Great Crested Grebe
Naughty Black Swans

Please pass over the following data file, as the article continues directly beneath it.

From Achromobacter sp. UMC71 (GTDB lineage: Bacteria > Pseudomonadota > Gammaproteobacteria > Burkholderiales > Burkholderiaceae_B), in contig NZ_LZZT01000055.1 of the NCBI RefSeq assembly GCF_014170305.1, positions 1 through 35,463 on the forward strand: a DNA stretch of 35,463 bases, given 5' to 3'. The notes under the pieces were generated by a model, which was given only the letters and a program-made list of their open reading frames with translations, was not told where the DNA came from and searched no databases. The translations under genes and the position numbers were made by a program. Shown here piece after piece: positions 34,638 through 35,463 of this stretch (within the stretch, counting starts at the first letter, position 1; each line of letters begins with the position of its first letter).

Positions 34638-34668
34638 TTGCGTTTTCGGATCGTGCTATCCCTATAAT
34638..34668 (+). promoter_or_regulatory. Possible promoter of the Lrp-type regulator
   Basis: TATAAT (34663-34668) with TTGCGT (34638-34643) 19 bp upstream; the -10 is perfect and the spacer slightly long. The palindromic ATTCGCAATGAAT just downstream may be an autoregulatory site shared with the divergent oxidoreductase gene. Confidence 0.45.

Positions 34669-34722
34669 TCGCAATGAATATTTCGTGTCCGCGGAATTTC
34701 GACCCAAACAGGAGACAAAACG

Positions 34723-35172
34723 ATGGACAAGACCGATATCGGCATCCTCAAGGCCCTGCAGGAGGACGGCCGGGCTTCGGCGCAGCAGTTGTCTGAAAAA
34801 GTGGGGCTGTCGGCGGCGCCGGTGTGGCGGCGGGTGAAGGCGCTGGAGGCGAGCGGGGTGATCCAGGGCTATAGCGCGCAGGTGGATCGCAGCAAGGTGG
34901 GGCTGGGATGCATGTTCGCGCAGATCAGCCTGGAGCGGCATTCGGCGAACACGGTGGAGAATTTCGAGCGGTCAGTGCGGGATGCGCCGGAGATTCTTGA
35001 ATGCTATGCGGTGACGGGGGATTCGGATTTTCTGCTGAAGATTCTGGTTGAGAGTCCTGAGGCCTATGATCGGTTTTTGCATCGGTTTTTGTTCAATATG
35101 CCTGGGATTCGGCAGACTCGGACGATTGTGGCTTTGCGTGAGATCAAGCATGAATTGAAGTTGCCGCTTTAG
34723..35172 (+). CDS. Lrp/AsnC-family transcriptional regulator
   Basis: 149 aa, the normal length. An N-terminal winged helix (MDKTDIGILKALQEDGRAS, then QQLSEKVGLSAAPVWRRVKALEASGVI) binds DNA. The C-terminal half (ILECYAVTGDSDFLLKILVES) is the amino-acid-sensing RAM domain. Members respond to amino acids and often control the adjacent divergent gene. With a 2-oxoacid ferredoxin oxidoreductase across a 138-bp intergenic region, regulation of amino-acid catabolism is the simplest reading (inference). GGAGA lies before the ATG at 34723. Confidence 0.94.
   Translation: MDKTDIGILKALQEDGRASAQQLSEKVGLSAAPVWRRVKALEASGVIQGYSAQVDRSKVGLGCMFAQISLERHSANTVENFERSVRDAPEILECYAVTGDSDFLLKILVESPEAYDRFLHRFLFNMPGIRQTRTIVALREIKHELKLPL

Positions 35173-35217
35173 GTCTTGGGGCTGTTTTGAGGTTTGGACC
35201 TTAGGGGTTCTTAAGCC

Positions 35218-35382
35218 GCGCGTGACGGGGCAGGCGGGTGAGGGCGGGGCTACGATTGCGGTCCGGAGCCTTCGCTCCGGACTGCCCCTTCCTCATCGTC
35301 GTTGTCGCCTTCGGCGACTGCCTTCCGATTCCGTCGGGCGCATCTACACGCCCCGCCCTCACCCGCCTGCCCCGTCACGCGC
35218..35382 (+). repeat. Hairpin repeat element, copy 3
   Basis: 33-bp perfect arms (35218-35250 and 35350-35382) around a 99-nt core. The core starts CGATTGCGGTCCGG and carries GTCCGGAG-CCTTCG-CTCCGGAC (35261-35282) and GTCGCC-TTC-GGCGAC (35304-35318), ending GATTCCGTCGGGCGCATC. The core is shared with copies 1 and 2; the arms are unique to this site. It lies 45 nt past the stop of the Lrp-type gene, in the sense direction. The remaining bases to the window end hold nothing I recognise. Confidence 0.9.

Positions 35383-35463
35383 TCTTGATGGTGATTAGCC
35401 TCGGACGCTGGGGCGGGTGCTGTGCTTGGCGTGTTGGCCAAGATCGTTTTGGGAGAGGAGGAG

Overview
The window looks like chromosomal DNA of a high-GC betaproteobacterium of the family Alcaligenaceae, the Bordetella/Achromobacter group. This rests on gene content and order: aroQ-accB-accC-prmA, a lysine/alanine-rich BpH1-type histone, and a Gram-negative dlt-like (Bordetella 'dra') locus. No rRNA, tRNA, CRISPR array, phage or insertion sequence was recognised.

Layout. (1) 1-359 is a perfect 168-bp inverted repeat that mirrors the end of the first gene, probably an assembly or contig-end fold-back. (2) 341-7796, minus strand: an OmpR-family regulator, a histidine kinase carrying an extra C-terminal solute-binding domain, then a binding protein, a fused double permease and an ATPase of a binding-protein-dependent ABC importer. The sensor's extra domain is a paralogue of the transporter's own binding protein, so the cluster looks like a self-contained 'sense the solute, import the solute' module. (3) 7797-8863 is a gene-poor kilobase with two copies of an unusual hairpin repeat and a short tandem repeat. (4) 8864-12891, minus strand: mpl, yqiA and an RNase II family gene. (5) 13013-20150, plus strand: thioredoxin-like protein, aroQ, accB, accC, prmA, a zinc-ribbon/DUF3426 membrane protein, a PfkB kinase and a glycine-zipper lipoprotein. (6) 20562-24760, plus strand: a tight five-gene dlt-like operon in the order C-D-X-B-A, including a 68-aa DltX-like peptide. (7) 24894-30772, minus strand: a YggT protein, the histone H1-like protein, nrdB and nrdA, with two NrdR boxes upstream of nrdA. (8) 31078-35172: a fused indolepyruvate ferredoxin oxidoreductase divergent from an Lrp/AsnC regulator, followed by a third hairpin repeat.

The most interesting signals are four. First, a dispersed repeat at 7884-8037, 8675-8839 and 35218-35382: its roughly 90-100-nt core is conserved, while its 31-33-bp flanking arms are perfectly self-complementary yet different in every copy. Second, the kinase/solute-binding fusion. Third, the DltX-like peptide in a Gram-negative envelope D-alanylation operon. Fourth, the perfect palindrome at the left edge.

Today didn't start well, when we discovered that a section of the planned venue was closed to pedestrians, plus there was a howling wind blowing off the Humber estuary. We switched to North Cave Wetlands. It was less windy there, but non too pleasant. However, we started to go round the reserve, which was a little dispiriting at first, as the view from the first hide was swamped by Grey Lag Geese. From the Turrett hide we saw several Snipe, which always seem to delight the classes, plus Lapwing, Shoveler, Gadwall, Teal, and most of the usual suspects. As the rain looked as though it had finished for the time being we decided we could manage a circuit of the reserve. The walk round was uneventful, and the reserve recorder going the other way round the reserve mentioned a Kingfisher he'd seen 10 minutes earlier, but otherwise didn't seem enthused by recent sightings at the reserve. However, less than 5 minutes after leaving him I spotted an unusual-looking Grebe fairly close to the shore. It was nearly as large as a Great Crested Grebe, but had a stouter, shorter neck, a very dark cap, a white cheek patch & some yellow around the beak. I realised immediately it was a Red-Necked Grebe. I called the ID to the recorder, who at first seemed reluctant to rise from his bench. We managed to relocate the bird, and it was indeed a Red-Necked Grebe. It turned out to be the first ever recorded at the reserve, and the last of the UK Grebe species to put in appearance at North Cave Wetlands. it had 2 black diagonal lines near the eye, which indicated it was a juvenile, but still had an impressive red neck. We managed some good views of the bird, and a kind chap allowed the class to look at it through his telescope. Our spirits significantly lifted, we continued round the reserve. The Red-Necked Grebe relocated to the main lake in the afternoon, where we enjoyed even better views, including seeing it in flight. Other birds seen included: a Ringed Plover, a Wigeon, a hybrid Greylag x Canada Goose, but very few waders. One of the other highlights in the afternoon was a very active Stoat, which made bizarre zig-zag movements ahead of us on the path.